I wonder what would happen if, when we see these judgements arise, we do a little rephrasing. Instead of “She is being manipulative”, we tell ourselves “I feel manipulated.” What is that about for me? What is the story? Maybe I am thinking something like, “She doesn’t trust me to meet her needs, and that’s why she is manipulating me instead of being honest. I’m a bad mother.” Or maybe it’s something like, “She does not care about me at all. I do so much for her, and all she cares about is what she wants.” I could be, “Everything has to be a struggle with her all the time. Why can’t she just take no for an answer?”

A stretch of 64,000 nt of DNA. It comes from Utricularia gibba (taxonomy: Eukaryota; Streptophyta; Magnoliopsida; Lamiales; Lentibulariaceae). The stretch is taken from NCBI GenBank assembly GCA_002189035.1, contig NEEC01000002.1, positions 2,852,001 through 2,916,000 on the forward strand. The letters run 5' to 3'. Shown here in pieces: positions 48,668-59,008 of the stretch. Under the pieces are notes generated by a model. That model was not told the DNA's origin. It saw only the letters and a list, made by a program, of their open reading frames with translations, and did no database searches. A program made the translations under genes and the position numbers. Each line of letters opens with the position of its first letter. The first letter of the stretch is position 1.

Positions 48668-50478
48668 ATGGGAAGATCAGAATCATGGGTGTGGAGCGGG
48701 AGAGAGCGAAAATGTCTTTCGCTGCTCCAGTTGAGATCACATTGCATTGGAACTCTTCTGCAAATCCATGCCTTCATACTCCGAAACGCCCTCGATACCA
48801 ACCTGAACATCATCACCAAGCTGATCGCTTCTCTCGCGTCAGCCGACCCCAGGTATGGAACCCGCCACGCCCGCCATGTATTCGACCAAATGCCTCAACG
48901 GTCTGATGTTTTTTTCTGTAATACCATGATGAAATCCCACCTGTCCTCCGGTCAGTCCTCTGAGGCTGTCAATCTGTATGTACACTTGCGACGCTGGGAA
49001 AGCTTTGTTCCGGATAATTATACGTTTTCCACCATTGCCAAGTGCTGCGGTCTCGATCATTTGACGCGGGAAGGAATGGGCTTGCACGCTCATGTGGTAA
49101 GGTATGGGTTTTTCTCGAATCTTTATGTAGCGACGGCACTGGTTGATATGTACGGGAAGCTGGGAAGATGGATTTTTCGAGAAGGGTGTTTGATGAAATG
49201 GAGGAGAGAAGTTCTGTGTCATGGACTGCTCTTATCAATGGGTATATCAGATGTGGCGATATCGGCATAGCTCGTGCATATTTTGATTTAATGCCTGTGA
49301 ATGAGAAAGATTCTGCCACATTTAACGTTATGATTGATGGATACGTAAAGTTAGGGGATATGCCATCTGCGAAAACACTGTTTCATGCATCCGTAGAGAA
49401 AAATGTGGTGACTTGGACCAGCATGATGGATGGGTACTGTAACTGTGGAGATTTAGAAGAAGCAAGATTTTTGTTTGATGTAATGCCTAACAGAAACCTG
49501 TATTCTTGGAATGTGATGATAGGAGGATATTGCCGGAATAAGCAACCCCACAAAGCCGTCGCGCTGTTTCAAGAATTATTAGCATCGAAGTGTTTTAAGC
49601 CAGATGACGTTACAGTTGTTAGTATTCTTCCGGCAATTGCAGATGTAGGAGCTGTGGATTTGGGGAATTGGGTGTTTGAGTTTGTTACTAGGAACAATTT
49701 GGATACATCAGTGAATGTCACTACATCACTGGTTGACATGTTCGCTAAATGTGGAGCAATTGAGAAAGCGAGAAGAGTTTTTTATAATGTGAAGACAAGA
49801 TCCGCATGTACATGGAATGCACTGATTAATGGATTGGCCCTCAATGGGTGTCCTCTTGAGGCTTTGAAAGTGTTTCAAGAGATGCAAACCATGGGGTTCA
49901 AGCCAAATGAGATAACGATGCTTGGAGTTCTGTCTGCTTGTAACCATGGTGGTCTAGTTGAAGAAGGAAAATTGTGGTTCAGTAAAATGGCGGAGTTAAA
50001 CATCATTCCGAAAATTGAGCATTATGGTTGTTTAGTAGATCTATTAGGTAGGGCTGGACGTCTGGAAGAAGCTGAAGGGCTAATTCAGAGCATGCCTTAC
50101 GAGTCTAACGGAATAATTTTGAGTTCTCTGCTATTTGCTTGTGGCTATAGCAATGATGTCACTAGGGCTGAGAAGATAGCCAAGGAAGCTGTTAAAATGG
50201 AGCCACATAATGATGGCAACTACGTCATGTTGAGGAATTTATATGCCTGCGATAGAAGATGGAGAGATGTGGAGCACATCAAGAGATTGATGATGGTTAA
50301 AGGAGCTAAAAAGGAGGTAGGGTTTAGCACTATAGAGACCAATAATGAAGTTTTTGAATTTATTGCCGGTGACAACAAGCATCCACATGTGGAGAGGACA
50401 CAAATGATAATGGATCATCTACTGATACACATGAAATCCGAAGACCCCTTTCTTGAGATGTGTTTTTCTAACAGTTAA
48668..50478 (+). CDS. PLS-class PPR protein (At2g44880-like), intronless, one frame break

Try it, and let me know how it goes.

*Of course, this is true of everyone! But ideally with age comes maturity and consideration….

What we’re reading: The Forgiveness Garden

There is a hard law…When an injury is done to us, we never recover until we forgive. ~Alan Paton

forgivenessgardenOn a recent trip to the library one of the books on display was The Forgiveness Garden by Lauren Thompson, illustrated by Christy Hale.  I don’t know how the librarians choose which books to put on display, as they rarely seem related to the season or even to each other.  In the adult stacks, I tend to look at all the titles on the shelves, but in the children’s section I almost always choose from the books on display.  I don’t know if the volume of picture books is too overwhelming or if the spines are too small to read, but unless I am doing research or looking for something specific I simply don’t bother.